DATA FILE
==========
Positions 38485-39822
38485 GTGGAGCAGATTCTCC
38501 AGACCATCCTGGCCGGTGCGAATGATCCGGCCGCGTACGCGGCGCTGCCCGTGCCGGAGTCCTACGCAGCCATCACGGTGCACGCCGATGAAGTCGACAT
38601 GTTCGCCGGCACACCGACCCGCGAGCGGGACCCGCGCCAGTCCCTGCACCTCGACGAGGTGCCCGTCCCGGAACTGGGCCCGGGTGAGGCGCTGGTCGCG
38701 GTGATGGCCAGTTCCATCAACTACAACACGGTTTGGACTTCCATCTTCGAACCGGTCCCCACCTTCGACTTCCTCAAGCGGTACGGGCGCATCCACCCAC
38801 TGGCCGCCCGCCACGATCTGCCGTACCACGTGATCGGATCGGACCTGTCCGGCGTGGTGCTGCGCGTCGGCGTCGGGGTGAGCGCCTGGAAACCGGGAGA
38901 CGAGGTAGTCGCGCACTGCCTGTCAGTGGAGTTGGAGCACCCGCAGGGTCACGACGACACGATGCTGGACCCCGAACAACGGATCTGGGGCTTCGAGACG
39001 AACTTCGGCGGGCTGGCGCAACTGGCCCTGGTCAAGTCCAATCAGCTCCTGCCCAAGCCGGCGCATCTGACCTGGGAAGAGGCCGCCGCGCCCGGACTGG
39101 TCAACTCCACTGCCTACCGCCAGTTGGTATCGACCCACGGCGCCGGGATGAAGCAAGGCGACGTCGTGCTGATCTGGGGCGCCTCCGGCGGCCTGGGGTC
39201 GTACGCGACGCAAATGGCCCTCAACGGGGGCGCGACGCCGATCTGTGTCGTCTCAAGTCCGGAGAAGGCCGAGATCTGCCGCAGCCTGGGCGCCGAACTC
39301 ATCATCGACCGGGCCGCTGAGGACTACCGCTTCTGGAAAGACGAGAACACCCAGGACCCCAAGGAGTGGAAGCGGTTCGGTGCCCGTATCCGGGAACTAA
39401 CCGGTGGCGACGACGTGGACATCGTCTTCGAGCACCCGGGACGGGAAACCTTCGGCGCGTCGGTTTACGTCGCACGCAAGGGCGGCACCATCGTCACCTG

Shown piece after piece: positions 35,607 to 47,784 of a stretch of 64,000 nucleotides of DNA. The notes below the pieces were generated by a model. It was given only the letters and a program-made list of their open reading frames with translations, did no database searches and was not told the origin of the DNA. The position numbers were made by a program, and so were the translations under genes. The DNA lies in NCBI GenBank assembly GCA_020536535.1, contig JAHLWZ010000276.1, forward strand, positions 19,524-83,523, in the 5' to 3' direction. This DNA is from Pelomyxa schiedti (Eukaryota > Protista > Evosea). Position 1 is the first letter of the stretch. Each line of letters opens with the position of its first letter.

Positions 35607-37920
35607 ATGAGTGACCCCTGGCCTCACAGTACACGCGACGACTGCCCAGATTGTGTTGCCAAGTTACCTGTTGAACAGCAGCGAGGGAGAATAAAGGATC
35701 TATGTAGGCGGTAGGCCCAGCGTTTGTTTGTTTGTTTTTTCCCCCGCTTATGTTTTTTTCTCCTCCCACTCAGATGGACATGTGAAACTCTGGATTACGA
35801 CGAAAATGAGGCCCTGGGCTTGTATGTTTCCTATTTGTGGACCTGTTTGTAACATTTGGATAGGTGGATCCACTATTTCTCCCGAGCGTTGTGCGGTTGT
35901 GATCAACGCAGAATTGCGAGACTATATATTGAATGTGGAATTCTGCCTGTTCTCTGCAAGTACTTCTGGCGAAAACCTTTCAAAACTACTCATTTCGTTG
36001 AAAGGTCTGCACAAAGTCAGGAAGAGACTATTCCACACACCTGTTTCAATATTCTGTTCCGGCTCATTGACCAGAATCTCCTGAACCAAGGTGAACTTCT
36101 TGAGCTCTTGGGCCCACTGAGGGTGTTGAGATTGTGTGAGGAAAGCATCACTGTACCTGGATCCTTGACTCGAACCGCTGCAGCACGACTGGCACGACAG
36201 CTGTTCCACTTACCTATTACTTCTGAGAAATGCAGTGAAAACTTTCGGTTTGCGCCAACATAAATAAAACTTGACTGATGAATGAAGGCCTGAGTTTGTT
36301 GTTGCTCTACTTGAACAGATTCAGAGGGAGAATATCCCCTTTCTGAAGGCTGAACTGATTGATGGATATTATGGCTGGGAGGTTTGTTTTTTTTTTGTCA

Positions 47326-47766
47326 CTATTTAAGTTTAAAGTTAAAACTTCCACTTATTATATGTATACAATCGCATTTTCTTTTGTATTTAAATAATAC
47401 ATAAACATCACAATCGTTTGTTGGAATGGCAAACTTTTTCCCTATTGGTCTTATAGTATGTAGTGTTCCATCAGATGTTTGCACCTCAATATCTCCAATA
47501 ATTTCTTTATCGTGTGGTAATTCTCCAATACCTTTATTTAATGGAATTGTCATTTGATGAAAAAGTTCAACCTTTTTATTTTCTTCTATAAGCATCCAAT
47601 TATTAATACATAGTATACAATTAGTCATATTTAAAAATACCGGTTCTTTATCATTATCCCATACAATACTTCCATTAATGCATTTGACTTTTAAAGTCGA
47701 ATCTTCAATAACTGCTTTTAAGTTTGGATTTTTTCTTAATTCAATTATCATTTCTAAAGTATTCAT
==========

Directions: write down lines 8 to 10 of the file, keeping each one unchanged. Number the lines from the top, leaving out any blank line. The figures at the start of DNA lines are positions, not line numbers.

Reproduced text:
39001 AACTTCGGCGGGCTGGCGCAACTGGCCCTGGTCAAGTCCAATCAGCTCCTGCCCAAGCCGGCGCATCTGACCTGGGAAGAGGCCGCCGCGCCCGGACTGG
39101 TCAACTCCACTGCCTACCGCCAGTTGGTATCGACCCACGGCGCCGGGATGAAGCAAGGCGACGTCGTGCTGATCTGGGGCGCCTCCGGCGGCCTGGGGTC
39201 GTACGCGACGCAAATGGCCCTCAACGGGGGCGCGACGCCGATCTGTGTCGTCTCAAGTCCGGAGAAGGCCGAGATCTGCCGCAGCCTGGGCGCCGAACTC